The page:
An SDK is also available for VRChat, which allows players to create their own worlds. Employers can potentially create worlds based on specific workplace scenarios and see how an employee would react without any risk involved. A lawyer can practice presenting a case in a virtual courtroom, an engineer can practice working with or assembling a certain piece of equipment, and human resources can train employees on how to respond to certain workplace situations such as sexual harassment.

Discussion & Conclusion

I found that the most valuable part of my research was participating and observing how people actually roleplay in video games. This changed some of my initial assumptions of how roleplay in video games can enhance learning.  The success of learning through video game roleplay lies in the involvement of a participant (or participants) playing the game, which in turn, creates connections to real-life situations allowing the individual to make relevant associations (Ypsilanti et al., 2014). In other words, learning by literally doing.

The key characteristic of an effective roleplay scenario that I witnessed during my experiences was the concept of allowing all players an equal opportunity to participate. The multiplayer experiences I encountered provided more learning opportunities than a single-player experience because players had to communicate and work with other players. This allowed for more skill building opportunities; teamwork, communication, and problem solving were all being acquired. Many players in the LSPDFR community were also learning more outside of the game by asking questions and interacting with other players in the forums. These types of interactions can easily be applied to professional learning as well. When implementing a roleplay scenario in the workplace, time needs to be allotted for employees to reflect on skills gained and the impact of these skills on their job.

The remaining question to be answered is how do we actually integrate video game roleplay into a workplace environment? An aging diversity in organizations create potential challenges (Ypsilanti et al., 2014) and it might be difficult to imagine employees playing video games at work. Virtual reality is just one emerging tool that can possibly solve this problem. There is currently a lot of hype around the potential uses for VR in both education and the workplace. Companies have already started using it to train associates in certain tasks (Robertson, 2017) and there are less barriers to entry than a traditional video game, since the player is essentially the controller. VR hardware costs and relatively inexpensive for a business to invest in and a small conference room can easily be fitted with the necessary equipment. It took me little effort to convert a small room into my VRChat play space.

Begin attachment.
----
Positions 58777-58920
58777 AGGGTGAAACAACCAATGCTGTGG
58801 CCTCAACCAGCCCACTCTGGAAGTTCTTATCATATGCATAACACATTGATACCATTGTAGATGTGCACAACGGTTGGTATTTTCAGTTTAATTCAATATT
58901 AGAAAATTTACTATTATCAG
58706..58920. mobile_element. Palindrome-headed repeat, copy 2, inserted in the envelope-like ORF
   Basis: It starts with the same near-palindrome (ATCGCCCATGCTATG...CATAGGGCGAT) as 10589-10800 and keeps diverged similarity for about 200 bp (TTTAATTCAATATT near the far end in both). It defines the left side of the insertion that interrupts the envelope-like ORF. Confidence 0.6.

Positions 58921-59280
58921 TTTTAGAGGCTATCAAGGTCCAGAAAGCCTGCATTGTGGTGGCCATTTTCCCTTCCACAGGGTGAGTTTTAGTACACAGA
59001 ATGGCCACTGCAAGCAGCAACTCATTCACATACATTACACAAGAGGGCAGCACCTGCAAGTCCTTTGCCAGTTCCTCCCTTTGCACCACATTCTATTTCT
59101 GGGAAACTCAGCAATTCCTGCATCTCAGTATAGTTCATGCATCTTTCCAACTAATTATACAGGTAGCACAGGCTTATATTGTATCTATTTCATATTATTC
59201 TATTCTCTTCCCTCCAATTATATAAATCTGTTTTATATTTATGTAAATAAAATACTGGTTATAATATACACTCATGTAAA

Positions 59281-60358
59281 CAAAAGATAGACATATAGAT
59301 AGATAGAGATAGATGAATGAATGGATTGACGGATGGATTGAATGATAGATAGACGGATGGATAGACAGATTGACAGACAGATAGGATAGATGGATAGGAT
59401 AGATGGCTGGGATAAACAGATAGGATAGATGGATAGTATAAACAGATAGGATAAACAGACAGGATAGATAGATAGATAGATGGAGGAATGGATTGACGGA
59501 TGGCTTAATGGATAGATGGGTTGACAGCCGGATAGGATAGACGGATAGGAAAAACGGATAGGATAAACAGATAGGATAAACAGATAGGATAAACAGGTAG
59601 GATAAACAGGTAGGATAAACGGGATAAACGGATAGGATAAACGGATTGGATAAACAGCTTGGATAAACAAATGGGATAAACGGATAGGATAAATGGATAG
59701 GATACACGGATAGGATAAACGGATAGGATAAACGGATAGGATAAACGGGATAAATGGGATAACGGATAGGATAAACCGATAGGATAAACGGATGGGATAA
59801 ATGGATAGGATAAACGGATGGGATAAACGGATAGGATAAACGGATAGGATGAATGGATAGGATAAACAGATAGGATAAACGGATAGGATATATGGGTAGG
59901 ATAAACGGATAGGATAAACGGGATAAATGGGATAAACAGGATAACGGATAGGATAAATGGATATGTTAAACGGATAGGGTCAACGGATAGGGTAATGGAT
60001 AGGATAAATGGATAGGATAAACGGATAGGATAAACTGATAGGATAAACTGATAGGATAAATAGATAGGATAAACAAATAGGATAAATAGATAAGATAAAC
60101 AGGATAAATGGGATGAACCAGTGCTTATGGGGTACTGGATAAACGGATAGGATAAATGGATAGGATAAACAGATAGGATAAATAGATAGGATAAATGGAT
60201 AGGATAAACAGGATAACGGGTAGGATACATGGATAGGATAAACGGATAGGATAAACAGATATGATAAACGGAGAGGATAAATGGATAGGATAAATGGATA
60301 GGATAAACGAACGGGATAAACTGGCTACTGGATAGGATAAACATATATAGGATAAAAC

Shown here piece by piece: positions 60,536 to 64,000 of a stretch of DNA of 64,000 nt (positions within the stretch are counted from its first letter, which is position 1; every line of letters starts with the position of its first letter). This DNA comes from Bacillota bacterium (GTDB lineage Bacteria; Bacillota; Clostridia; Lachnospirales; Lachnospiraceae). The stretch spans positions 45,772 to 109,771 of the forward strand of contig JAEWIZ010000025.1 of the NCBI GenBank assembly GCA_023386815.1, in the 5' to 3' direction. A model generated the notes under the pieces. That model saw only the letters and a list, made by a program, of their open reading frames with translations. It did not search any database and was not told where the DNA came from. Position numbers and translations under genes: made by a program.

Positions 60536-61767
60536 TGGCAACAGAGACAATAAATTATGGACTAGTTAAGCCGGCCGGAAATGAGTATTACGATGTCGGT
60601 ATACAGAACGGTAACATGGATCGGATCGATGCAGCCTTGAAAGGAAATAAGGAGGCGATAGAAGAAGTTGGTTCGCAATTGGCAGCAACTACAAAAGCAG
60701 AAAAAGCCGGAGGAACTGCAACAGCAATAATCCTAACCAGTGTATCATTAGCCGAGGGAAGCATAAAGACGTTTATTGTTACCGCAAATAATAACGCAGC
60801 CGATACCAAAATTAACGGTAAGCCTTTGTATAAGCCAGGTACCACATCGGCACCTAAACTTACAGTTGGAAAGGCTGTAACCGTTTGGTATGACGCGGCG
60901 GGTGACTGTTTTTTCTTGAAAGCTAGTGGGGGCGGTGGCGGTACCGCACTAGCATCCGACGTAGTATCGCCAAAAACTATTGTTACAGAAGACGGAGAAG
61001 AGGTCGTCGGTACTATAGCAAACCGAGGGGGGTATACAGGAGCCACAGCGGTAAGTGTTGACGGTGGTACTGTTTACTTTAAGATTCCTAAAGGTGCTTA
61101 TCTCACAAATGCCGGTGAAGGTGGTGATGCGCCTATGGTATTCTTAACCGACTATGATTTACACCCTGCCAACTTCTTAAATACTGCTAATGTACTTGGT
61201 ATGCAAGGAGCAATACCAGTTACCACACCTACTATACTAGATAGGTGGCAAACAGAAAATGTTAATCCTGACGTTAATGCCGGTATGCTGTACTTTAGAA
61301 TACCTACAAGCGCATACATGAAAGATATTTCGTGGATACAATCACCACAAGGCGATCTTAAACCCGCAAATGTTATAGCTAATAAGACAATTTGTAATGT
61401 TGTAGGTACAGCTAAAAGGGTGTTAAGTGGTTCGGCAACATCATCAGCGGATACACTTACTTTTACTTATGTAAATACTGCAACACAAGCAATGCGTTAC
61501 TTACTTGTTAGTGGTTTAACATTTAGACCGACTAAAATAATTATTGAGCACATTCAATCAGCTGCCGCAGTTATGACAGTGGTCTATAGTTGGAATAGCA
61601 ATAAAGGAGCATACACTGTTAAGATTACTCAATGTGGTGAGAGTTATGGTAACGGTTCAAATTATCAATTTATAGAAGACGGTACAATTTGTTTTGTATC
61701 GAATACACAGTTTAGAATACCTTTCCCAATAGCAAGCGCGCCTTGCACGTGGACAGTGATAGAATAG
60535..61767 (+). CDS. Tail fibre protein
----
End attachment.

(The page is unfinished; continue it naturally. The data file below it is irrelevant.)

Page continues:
While business leaders will need to invest in new technologies and readjust how they view learning in order to support a younger workforce, it is also important for change leaders to consider the end goal when introducing any new training program. Roleplay will work better in certain situations than others. I only examined two personal video game roleplay experiences for this research, but the next step would be to incorporate roleplay into some type of training program at my workplace and gain additional insight from other employees who may not be as comfortable with video games as myself.


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Billett, S. (2001). Learning through work: workplace affordances and individual engagement, Journal of Workplace Learning, 13:5, pp. 209-214.

Blatner, A. (2009, October 18). Role playing in education. Retrieved from http://www.blatner.com/adam/pdntbk/rlplayedu.htm

Bobcat1Deere2Cat3. (2015, January 10). Precision Roleplay Patrol #1 [Video File]. Retrieved from https://youtu.be/8K7lhaYZIw4

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Kennett, T. (2015, May 5). Why do we play video games that feel like work? Retrieved from https://motherboard.vice.com/en_us/article/4x38aq/why-do-we-play-video-games-that-simulate-work

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Murphy, N. (2013, May 18). What it means to role-play in video games. Retrieved from http://www.gatheryourparty.com/2013/05/18/what-it-means-to-role-play-in-video-games/

Robertson, A. (2017, June 1). Walmart is training employees with a Black Friday VR simulator. Retrieved from https://www.theverge.com/2017/6/1/15725732/walmart-strivr-vr-training-module

Rotorist. (2016, February 24). What makes you want to “roleplay” in a game? [Online discussion group]. Retrieved from https://www.reddit.com/r/truegaming/comments/47dnc5/what_makes_you_want_to_roleplay_in_a_game

Schumann, G.L. (2002, February 21). Enhanced learning through role-playing. The Plant Health Instructor. doi: 10.1094/PHI-T-2002-0225-02

White, J. (2017, July 17). How workplace learning has changed in recent years [Web log post]. Retrieved from http://blog.torchlms.com/how-workplace-learning-has-changed-in-recent-years

Ypsilanti, A., Vivas, A.B., Räisänen, T., Viitala, M., Ijäs, T., Ropes, D. (2014). Are serious video games something more than a game? A review on the effectiveness of serious games to facilitate intergenerational learning. Education and Information Technologies. 19, 515. doi: 10.1007/s10639-014-9325-9

Zwiezen, Z. (2016, October 13). The people who roleplay as cops in grand theft auto [Web log post]. Retrieved from https://kotaku.com/the-people-who-roleplay-as-cops-in-grand-theft-auto-1787765109

Appendix A: Survey of the LSPDFR Community